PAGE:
You’ll get a better rate of exchange than going to a currency converter kiosk at the airport or in the city. Check with your bank if they have a card option where you aren’t charged for overseas withdrawals!
Read More: How to Travel Kenya on a Budget
Where to Stay in Nairobi
The best place to stay in Nairobi for digital nomads is Westlands. It’s where you’ll find plenty of shops, restaurants, coffee shops, coworking spaces, and even a rock climbing gym.
I regret not staying here because it was a constant commute to get to places. Traffic in Nairobi is bad, so even spots only 4km away took 20 to 30 minutes during peak hour.
The only downside is that Westlands is a popular place to stay. Airbnb rentals tend to start over 50 USD per day.
If you’re looking for somewhere cheaper and don’t mind taking an Uber to get around, grab an Airbnb in Kilimani.
You can find entire furnished apartments for USD 26 per night. I stayed at an apartment on Muringa Road, and it was close to a gym, Yaya shopping centre, and a few restaurants.
Most places have more than one bedroom, so you can easily split the cost of rent with a few other digital nomads. Laundry machines are standard in the apartments, and most places will have a clothing rack outside on the balcony.
Read More: How to Become a Digital Nomad in 6 Easy Steps
WiFi in Nairobi for Digital Nomads
For the most part, the WiFi in the city is excellent. The connection at my apartment was fast, stable and only kept me offline for a few hours when the power tripped.
The internet connection at cafes is not the greatest. I’d only recommend working at a coffee shop if you’re catching up on emails or doing stuff that doesn’t require a fast internet connection.
Out of all the cafes I went to Wasp and Sprout had the best WiFi that gave the least amount of hassles.
Mobile Data in Nairobi
As soon as you leave the terminal building at Jomo Kenyatta International Airport, you can buy a sim card from one of the kiosks.
Safaricom is the most popular brand in Kenya, but I decided to go with Telcom as it’s a company we have in South Africa.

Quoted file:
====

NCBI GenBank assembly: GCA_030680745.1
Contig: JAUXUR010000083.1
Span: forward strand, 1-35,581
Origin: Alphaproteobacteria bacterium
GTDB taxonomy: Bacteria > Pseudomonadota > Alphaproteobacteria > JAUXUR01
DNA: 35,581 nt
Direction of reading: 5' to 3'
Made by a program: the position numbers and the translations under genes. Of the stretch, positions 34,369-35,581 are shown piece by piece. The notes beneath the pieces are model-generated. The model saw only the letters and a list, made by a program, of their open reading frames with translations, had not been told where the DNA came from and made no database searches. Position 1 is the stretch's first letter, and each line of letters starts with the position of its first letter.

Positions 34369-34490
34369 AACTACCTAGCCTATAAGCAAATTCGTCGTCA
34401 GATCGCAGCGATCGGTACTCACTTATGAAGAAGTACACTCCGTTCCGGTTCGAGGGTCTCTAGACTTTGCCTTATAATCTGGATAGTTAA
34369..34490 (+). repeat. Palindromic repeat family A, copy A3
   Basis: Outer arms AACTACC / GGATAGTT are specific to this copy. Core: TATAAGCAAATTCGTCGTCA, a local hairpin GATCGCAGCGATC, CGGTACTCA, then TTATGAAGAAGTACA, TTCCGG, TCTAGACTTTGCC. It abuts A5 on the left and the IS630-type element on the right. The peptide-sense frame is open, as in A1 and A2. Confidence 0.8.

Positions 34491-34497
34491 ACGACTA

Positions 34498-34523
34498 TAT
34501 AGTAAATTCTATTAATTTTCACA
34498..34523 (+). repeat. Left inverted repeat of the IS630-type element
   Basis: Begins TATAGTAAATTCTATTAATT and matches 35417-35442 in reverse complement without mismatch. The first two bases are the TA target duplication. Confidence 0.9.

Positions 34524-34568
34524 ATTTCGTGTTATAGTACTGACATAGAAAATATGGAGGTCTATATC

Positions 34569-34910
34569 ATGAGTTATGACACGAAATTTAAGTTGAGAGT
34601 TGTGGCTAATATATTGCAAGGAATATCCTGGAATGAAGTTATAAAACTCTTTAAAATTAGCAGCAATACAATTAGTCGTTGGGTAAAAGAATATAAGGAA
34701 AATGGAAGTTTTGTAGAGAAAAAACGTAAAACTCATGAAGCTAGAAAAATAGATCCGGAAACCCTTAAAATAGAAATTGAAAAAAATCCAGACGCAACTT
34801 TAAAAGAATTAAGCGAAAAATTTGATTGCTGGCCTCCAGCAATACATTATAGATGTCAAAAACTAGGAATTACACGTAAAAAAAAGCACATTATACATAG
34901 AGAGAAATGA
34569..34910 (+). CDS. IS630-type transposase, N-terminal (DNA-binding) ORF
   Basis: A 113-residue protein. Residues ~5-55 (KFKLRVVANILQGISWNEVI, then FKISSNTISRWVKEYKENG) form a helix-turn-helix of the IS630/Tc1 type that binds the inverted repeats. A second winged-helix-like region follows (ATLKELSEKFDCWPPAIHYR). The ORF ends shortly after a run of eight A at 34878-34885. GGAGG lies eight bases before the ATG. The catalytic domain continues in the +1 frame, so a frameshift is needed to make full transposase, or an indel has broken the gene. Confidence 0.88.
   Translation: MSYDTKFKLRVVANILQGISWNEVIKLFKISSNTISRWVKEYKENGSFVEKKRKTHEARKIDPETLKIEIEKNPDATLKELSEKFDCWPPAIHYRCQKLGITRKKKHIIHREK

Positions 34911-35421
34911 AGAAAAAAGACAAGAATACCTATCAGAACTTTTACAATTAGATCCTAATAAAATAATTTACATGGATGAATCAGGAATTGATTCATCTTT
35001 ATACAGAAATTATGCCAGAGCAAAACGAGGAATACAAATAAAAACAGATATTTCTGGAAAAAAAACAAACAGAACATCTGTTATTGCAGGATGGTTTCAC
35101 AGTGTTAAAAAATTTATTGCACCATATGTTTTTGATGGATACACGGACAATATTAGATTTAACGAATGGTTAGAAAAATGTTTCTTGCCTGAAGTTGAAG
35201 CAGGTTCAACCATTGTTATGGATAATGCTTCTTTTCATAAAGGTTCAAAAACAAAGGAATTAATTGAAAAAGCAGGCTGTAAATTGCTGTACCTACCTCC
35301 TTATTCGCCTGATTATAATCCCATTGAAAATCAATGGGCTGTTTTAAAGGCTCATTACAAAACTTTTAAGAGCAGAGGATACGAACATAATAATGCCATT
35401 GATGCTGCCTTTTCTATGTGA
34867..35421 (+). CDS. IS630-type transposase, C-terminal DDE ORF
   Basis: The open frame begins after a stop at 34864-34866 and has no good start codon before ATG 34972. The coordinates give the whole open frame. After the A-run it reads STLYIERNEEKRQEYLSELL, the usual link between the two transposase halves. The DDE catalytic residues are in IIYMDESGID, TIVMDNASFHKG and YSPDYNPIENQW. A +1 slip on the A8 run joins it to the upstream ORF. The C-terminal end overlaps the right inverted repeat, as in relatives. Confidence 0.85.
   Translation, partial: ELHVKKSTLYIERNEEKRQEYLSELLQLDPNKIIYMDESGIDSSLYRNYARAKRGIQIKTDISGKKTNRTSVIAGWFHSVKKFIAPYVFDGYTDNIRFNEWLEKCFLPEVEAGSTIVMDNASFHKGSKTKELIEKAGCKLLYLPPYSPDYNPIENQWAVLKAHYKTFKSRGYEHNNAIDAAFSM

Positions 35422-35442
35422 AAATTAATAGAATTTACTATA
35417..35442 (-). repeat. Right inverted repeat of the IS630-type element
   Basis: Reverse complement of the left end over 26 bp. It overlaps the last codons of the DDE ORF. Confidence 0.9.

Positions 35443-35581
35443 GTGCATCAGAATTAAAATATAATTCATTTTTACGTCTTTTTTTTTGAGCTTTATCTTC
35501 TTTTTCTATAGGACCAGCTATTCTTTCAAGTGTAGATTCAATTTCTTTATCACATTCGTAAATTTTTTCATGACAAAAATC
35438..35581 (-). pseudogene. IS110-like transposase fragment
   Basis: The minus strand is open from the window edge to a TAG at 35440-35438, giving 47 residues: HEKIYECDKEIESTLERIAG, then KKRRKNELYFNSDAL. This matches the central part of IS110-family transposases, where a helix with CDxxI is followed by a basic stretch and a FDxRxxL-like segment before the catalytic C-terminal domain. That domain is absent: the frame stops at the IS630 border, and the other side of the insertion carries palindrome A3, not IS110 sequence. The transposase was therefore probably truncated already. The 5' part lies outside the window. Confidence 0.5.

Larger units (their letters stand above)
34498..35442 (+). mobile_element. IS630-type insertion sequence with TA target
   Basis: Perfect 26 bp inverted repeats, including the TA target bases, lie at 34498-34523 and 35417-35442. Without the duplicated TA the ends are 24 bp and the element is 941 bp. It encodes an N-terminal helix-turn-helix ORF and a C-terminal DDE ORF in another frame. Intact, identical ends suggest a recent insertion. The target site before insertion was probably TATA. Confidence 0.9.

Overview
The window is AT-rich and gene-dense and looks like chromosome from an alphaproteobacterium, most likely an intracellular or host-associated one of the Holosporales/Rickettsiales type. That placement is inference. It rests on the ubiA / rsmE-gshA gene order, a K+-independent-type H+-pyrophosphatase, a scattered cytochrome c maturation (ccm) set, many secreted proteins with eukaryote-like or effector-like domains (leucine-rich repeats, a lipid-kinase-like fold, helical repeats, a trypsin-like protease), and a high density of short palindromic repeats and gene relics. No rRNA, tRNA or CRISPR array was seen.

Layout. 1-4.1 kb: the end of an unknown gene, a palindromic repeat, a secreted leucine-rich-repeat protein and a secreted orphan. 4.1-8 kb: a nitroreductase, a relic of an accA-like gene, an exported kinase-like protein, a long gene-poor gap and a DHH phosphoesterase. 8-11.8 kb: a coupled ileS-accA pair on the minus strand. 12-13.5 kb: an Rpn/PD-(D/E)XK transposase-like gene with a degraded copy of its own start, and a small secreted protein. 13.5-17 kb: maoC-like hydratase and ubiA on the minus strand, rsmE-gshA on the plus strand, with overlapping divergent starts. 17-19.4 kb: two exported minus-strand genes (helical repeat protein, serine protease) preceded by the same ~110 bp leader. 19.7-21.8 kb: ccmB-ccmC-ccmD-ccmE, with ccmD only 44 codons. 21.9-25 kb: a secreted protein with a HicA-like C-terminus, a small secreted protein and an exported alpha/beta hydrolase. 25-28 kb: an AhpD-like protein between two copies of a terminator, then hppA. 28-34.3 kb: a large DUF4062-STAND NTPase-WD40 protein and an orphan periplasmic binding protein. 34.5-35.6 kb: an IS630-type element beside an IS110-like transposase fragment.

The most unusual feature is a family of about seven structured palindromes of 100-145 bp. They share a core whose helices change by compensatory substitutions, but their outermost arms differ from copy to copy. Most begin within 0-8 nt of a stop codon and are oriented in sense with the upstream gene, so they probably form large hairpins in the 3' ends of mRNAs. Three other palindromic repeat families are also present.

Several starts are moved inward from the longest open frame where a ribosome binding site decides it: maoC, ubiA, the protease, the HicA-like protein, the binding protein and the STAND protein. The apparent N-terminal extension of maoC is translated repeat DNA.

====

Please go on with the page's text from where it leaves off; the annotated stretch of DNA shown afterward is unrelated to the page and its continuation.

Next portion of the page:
I got 20 gigs of data for 2,000 KES ( R 270.00).
Kenya uses an e-money service called M-Pesa. You can register for it with your Kenyan phone number and passport.
The service allows you to load money onto your phone and text people money. There are a few places like Lukenya Nature Reserve that only accept M-Pesa as a form of payment.
If you’re going to be in Kenya for awhile, it’s worthwhile signing up for it. You won’t need to carry cash around, and you can always withdraw from your account if needed from an M-Pesa agent.
Co-working Spaces in Nairobi
Nairobi Garage is rated one of the best co-working spaces in Nairobi for digital nomads. Located in the Westlands and Ngong Road, you’ll have access to communal desks, boardrooms, a conference room, 150 Mbps wifi and a rooftop event space.
If you don’t want to walk to The Junction Mall for lunch, you can grab something from the in-house cafe or whip up something in the fully-equipped kitchen.
Daily rates are 2,000 KES ( R 278.00), and monthly packages start at 20,000 KES ( R 2780.00).
Read More: 15+ Digital Nomad Tools You Need in Your Life
Want all the extras at your co-working space? Set up shop at The Foundry in Westlands.
Your monthly subscription will get you 24/7 access, biometric access control, free coffee, Xbox consoles, zen gardens, pool tables, reliable internet, and networking events.
A dedicated desk for the month will cost you 20,000 KES ( R 2780.00).
iHub is the perfect co-working space for digital nomads in the tech industry.
It’s where you’ll find entrepreneurs and startups working on innovative projects that aim to shape the future of technology in Africa and the world.
A community desks membership is 7000 KES ( R 970.00) for the month and includes 12 hours access to the space. If you want 24/7 access and office management services, you can get a dedicated desk package for 20 000 KES (R 2780.00) a month.
Read More: What It’s Like To Go On a Digital Nomad Retreat in Sicily
Food Costs in Nairobi
Fresh fruit and vegetables in Nairobi are cheap. For a week’s worth of groceries, I paid around 1,500 to 1,800 KES ( R 200.00 to R 250.00).
However, if you want to order of off Uber Eats, eat fast food or go out to restaurants, you’ll pay a lot more.
A pizza in Nairobi starts at over 1,000 KES (R 140.00) for a margarita. A vegetarian platter at an Ethiopian restaurant costs 800 KES ( R 110.00), and a gourmet burger will set you back 950 KES ( R 132.00).
Read More: The Best Restaurants in Nairobi for Vegans
Drinking Water in Nairobi